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Photo: Konsta Punkka

Konsta Punkka. In our area quite an unusual name of an unusual 21-year-old guy from Finland. In journals and magazines as well as in diverse articles and online blogs he’s been celebrated as an animal whisperer with a camera and as a wildlife photographer who can look into the soul of an animal for a couple of months now. His Instagram account reflects the success of the subtle emotionality that characterizes Konsta’s wildlife pictures as it currently has 940,000 followers – a number that’s constantly growing.

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Jardin Majorelle – the Blue Garden


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Hey guys,

today I’d like to show you some more impressions of my days in Marrakech. After the Djemaa al Fna, where you’re about to get 1000 different impressions ranging from snake charmers to mobile shops and unique odors, and the souqs, a showcase of interesting handcrafts, there’s of course a lot more to see.

Another of my true highlights was the Jardin Majorelle or the Blue Garden. It was created by French painter Jacques Majorelle in 1923. Today the artist and his art have largely been forgotten, however, his garden belongs to one of the places in town that’s worth to be visited. Another interesting detail about this magical park is the fact that it was purchased in 1947 by famous fashion designer Yves Saint Laurent and his boyfriend and business partner, Pierre Bergé.

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Inge Morath


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Photo: Inge Morath

“Photography is a strange phenomenon. In spite of the use of that technical instrument, the camera, no two photographers, even if they were at the same place at the same time, come back with the same pictures. The personal vision is usually there from the beginning; result of a special chemistry of background and feelings, traditions and their rejection, of sensibility and voyeurism. You trust your eye and you cannot help but bare your soul. One’s vision finds of necessity the form suitable to express it.”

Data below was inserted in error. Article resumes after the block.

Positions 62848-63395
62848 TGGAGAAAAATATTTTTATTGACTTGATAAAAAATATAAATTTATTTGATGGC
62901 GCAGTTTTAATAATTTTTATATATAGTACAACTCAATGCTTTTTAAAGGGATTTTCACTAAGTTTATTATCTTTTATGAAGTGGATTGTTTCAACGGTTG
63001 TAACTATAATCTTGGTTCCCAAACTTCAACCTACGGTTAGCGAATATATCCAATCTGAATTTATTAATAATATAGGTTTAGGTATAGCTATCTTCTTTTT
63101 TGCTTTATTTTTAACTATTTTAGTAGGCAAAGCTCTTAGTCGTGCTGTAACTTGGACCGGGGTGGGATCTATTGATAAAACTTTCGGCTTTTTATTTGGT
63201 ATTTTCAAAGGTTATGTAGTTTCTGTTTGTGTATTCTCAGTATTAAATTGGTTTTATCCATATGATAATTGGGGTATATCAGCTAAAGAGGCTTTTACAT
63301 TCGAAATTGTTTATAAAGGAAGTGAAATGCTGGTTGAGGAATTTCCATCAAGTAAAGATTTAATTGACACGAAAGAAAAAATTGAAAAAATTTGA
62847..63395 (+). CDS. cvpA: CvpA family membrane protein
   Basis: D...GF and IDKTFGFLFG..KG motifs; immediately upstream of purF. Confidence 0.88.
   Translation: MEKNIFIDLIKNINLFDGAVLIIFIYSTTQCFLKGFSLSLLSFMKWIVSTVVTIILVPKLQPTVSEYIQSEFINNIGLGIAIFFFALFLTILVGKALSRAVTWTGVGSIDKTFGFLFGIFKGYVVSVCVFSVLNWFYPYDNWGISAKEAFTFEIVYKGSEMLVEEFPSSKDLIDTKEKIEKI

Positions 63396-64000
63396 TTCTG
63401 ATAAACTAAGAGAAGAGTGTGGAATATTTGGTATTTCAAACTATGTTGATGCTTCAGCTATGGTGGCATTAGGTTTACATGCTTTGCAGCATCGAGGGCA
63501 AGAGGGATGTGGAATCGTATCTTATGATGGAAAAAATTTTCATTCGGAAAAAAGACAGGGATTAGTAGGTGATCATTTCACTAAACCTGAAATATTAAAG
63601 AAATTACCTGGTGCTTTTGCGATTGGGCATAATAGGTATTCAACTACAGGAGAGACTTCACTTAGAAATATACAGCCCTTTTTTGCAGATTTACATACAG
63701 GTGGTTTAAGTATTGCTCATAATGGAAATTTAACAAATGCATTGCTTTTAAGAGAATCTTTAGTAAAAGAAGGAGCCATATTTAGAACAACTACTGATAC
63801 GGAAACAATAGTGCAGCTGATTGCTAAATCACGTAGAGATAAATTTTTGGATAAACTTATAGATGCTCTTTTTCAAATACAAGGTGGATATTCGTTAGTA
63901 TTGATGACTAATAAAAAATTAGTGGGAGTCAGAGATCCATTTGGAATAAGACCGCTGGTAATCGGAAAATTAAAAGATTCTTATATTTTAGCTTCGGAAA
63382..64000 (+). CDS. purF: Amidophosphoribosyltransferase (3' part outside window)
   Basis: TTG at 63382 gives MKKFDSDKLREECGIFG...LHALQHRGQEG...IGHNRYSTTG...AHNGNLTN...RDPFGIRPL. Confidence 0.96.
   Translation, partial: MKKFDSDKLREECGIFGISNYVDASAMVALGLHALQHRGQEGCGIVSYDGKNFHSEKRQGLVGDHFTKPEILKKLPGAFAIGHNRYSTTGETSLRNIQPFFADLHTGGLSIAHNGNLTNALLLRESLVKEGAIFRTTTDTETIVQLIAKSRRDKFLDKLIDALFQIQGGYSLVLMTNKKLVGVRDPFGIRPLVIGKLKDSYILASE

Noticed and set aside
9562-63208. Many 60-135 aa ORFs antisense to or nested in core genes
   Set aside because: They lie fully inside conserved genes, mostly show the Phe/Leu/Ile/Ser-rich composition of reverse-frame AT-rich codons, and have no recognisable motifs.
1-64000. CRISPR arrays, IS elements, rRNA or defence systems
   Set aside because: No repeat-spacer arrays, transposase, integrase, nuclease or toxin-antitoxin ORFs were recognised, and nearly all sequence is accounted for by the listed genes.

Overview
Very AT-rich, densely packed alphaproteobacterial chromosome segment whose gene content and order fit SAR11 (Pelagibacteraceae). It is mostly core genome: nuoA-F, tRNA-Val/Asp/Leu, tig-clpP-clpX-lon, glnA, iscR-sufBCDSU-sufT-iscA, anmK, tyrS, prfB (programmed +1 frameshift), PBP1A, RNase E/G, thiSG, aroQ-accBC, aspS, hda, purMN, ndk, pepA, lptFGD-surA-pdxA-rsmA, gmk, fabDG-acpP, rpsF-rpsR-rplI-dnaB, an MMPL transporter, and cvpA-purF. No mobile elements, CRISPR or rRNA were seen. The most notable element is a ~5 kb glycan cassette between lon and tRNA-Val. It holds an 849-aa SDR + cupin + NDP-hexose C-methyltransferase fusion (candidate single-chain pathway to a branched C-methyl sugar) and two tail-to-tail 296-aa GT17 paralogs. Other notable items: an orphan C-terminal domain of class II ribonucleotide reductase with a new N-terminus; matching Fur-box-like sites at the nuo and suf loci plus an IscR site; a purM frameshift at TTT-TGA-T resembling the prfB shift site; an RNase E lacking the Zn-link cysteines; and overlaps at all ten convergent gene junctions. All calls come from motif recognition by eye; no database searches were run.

Inge Morath, Life as a Photographer, 1999

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Night photography with the SIGMA Art 50-100mm f/1.8 DC HSM lens


After an exhausting month of exams at university the desire for some fresh air was rarely as big as yesterday evening. So despite the freezing cold and the dark I decided to drive to the river at the outskirts of the city with my camera equipment. This time I took the SIGMA Art 50-100mm f/1.8 DC HSM and my Canon EOS 600D with me.

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Photo walk in the snowy mountains


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After the first long-awaited snowfall I didn’t want to stay in my apartment any longer last weekend. In order to have light and flexible baggage to carry this time I decided once again after a long time for my compact all-round lens, the SIGMA 17-50mm f/2.8 EX DC OS HSM. With this lens I had a wonderful range of fixed focal lengths suitable for every subject. The intense consistent open aperture of 2.8 allows nice bokeh and a great depth of field even though it’s an APSC camera.